p53 activates Apaf-1 expression and binds to its target site on the Apaf-1 promoter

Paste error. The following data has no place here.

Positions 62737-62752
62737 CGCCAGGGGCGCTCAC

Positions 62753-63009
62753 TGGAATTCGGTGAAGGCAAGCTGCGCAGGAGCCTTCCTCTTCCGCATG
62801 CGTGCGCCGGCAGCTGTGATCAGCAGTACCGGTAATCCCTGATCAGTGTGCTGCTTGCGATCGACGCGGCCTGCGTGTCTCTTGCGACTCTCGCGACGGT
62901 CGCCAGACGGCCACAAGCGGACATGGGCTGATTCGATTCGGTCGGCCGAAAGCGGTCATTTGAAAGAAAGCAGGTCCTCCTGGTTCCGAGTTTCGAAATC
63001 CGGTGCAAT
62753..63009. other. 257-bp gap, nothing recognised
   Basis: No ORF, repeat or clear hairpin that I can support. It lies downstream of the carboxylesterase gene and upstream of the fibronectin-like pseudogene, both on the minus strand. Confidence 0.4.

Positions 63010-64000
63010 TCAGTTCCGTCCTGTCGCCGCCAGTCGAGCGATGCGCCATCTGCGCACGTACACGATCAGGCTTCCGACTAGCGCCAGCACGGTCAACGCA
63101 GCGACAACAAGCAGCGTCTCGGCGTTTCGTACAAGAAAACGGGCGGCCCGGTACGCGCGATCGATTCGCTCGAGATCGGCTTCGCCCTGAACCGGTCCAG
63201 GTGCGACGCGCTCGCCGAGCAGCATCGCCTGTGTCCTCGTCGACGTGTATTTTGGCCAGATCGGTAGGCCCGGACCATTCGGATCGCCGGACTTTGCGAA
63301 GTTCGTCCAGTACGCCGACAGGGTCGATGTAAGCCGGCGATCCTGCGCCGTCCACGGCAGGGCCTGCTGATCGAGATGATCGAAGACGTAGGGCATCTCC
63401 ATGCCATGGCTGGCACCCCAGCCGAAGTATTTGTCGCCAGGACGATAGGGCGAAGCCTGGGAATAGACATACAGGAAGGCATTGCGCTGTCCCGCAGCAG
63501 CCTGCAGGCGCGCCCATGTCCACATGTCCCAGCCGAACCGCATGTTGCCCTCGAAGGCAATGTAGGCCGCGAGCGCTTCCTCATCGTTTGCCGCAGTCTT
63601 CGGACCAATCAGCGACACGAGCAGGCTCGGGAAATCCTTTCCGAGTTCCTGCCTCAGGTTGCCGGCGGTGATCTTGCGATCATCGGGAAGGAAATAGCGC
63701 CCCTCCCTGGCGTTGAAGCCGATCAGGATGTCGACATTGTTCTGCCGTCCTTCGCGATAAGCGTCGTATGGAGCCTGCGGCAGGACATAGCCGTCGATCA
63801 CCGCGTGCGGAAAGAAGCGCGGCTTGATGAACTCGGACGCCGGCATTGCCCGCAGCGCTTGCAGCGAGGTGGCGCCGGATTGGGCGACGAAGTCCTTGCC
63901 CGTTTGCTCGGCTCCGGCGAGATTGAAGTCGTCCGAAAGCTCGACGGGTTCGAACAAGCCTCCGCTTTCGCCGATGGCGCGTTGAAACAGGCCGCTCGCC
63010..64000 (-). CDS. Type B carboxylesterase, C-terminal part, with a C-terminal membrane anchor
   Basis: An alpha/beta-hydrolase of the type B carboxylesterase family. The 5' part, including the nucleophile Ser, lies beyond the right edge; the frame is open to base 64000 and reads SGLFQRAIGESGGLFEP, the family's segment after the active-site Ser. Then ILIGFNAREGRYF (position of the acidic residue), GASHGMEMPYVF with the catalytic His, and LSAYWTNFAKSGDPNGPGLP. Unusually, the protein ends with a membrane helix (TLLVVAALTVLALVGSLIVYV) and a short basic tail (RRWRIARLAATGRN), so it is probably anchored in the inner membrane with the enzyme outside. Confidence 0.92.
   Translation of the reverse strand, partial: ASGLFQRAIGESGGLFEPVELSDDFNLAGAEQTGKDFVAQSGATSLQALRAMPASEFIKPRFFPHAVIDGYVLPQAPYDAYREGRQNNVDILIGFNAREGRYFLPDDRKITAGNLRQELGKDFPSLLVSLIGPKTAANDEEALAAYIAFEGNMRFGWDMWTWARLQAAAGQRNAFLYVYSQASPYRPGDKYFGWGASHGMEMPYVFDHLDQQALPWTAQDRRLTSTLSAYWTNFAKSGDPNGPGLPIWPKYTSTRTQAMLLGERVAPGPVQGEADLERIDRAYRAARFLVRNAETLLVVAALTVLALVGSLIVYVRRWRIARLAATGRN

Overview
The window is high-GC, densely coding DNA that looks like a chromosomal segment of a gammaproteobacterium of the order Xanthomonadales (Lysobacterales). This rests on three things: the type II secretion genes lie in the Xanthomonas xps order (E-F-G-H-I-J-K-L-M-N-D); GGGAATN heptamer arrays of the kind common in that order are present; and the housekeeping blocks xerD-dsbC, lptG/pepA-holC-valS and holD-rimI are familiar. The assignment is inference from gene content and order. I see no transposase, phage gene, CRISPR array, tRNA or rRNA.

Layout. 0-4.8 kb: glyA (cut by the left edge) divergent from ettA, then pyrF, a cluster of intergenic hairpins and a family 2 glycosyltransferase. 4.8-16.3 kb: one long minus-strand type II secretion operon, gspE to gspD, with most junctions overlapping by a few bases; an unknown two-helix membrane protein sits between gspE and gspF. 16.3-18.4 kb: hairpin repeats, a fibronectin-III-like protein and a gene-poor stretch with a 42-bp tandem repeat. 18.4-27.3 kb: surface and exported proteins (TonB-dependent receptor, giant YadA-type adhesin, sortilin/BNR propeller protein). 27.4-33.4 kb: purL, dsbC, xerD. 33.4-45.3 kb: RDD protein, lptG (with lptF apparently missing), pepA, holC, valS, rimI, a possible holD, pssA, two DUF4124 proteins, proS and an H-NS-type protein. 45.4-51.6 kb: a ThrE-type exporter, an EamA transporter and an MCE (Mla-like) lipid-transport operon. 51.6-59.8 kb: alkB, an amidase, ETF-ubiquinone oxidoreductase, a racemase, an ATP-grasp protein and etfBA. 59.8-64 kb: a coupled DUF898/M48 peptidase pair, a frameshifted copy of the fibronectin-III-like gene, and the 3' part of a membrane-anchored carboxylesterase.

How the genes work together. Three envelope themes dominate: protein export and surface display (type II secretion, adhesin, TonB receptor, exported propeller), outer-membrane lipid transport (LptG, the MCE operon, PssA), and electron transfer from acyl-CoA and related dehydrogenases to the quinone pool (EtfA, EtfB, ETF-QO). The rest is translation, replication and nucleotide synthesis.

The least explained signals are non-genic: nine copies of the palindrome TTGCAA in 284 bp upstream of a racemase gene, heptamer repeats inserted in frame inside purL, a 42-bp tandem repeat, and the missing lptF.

Previously we used DNA microarrays to analyse changes in gene expression due to p53 activation in apoptotic cells, using the murine M1 and LTR6 cells (Kannan et al., 2001b). Since Apaf-1 expression was elevated seven-fold in LTR6 cells after 12 h at 32°C we verified its expression by Northern blot of RNA from the two cell lines. Figure 1 shows that Apaf-1 mRNA level is elevated only in LTR6 cells that express the ts-p53, beginning 6 h after the temperature shift. Work by others have shown that Apaf-1 protein level is elevated in a p53 dependent manner 12 h after p53 induction (Robles et al., 2001; Moroni et al., 2001).